Module Information

Module Identifier
TFM4420
Module Title
Film and Representation
Academic Year
2018/2019
Co-ordinator
Semester
Semester 2
Reading List
External Examiners
  • Dr Helen Wheatley (Associate Professor - University of Warwick)
 
Other Staff

Course Delivery

 

Assessment

Assessment Type Assessment length / details Proportion
Semester Assessment 3000-word essay  60%
Semester Exam 7 Hours   Class presentation/write-up  (10 minutes, with accompanying critical reflection of 1000 words)  40%
Supplementary Assessment Resit of essay to a different topic  60%
Supplementary Assessment Resit of presentation/write-up to a different topic  40%

Learning Outcomes

On successful completion of this module students should be able to:

1. demonstrate an advanced ability to critically engage with and employ a range of theories of representation;
2. demonstrate an ability to identify, analyse and critique representations of cultural identity on film from historical and theoretical perspectives in a systematic manner;
3. demonstrate an advanced ability to relate these specific representations to other key aspects of the films;
4. demonstrate a systematic and comprehensive understanding of the complexities of the relationship between representations in film texts and their wider contexts.

Aims

  • To introduce students to theories of representation, and to consider the ways in which films engage in representation;
  • To encourage students to further their abilities as critical readers and analysts of a wide range of film texts

Brief description

Film and Representation is designed to interrogate the broad ways in which films represent a variety of different processes, peoples, objects and other social phenomena. In doing so, it will focus on film as a form that mediates reality and re-presents aspects of this reality in new contexts. It will consider themes that have long concerned academic researchers, such as how class, race and gender are constructed within a filmic culture, and look into a number of related issues: the ideological mechanisms of different modes of representation (film as reflecting and also constructing, social reality); and the aesthetic and historical mechanisms of representation (fitting types of people into an aesthetic, for example, as well as how films draw on established conventions that precede them). The module will also go beyond these examples to look into a number of other representational issues: how are space and place, for example, represented within film? How are historical moments represented on film? In this respect, the course will look into the importance of costume, design, geography and a number of other important elements which help to construct specific representations. The module will draw on a range of methodological approaches including semiotic theory (Saussure; Levi-Strauss; Barthes) and theories of discourse (Foucault; Stuart Hall). It will also consider key concepts such as denotation, connotation, and will engage with ideology and hegemony (Althusser and Gramsci). While the course is not strictly historical, it will follow a broadly historical trajectory which will therefore allow students to think about how changing ideological norms may (or many not) impact upon film representation, as well as broad epochal shifts and their significance: for example, how does an increasingly globalized postmodern society impact upon the representation of localities? How are marginalisation, exclusion and difference worked through in contemporary films? How can 'virtual spaces' be represented within an increasingly digitized society?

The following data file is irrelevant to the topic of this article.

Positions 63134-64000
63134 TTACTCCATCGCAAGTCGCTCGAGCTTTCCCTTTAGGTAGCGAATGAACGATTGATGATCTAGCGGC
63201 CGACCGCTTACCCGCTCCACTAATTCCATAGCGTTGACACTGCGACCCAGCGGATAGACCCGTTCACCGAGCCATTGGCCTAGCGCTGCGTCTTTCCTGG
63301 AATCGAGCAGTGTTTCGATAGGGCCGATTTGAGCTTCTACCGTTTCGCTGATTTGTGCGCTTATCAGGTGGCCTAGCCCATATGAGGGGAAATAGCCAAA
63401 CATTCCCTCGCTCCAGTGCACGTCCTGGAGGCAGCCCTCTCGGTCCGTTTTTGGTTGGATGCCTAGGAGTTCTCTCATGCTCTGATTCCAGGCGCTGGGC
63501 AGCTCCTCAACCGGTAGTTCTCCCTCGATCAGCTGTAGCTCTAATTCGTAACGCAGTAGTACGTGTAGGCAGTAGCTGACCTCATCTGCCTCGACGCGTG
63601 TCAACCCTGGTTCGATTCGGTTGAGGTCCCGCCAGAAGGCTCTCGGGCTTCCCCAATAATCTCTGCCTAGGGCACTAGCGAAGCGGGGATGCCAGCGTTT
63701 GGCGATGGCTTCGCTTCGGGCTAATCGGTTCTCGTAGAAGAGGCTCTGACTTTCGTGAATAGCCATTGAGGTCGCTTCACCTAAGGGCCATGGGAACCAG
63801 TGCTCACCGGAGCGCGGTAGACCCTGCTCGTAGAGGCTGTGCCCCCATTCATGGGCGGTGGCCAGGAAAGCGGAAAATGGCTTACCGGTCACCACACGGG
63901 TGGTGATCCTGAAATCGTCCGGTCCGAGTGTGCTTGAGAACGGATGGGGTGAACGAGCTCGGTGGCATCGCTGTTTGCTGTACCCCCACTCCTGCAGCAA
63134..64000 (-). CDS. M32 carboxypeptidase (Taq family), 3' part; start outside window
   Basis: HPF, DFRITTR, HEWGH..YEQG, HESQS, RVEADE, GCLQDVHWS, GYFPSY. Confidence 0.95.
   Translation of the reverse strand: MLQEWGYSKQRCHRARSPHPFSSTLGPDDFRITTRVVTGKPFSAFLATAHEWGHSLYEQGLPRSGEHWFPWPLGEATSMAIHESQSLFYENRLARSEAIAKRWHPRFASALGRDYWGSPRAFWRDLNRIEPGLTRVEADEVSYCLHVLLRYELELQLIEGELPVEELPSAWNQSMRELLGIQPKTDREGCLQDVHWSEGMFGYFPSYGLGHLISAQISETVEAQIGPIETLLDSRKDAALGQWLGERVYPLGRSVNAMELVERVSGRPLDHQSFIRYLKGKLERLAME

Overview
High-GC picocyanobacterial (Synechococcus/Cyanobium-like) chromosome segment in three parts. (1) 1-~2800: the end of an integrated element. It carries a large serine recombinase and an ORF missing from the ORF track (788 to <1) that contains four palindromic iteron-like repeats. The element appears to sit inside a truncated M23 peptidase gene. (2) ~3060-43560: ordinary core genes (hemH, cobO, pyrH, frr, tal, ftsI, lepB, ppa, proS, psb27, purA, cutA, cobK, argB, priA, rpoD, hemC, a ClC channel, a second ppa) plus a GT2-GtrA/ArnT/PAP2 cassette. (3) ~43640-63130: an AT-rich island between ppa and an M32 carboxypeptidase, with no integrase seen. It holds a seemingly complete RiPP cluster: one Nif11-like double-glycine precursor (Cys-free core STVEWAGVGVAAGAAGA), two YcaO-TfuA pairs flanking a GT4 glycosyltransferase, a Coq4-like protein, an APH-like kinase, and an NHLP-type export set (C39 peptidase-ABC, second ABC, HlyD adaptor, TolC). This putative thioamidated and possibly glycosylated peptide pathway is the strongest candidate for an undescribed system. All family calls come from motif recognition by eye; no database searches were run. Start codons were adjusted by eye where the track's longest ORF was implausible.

Content

Course delivery:
10x2-hour seminars (which may occasionally incorporate lectures)
Screening slot of 2-3 hours per week

Seminars and related screenings on:

  • Representation
  • Class and film
  • Race and film
  • Gender and film
  • Children and film
  • Film sound
  • Film music
  • Representing historical events
  • Representing national identities
  • Representing cities
  • Landscape

Module Skills

Skills Type Skills details
Application of Number N/A
Communication Students will be expected to contribute to in-class discussions and relate their own research progress orally, and to deliver a class presentation.
Improving own Learning and Performance In the course of the module, there will be points where students will be asked to think reflexively about their reading and viewing, as well as how their research is progressing.
Information Technology Students will be encouraged to use the vast information resources within the library (such as e-journals and LexisNexis) within their research.
Personal Development and Career planning Students will be encouraged to develop research skills, presentation skills, engage in group work, and develop their writing skills. These attributes will feed into their development as individual researchers, which will be particularly suited for an academic career or a career within the field of media arts.
Problem solving Students will need to think about a number of theoretical issues in relation to how film represents various persons, groups, spaces, phenomena, etc.
Research skills This element is developed through students' own investigations into written and audiovisual material that they can bring to bear upon the module and their essays.
Subject Specific Skills
Team work Although there is no official group work on the course, it is hoped that students will work together in seminars for small tasks and small-group discussions.

Notes

This module is at CQFW Level 7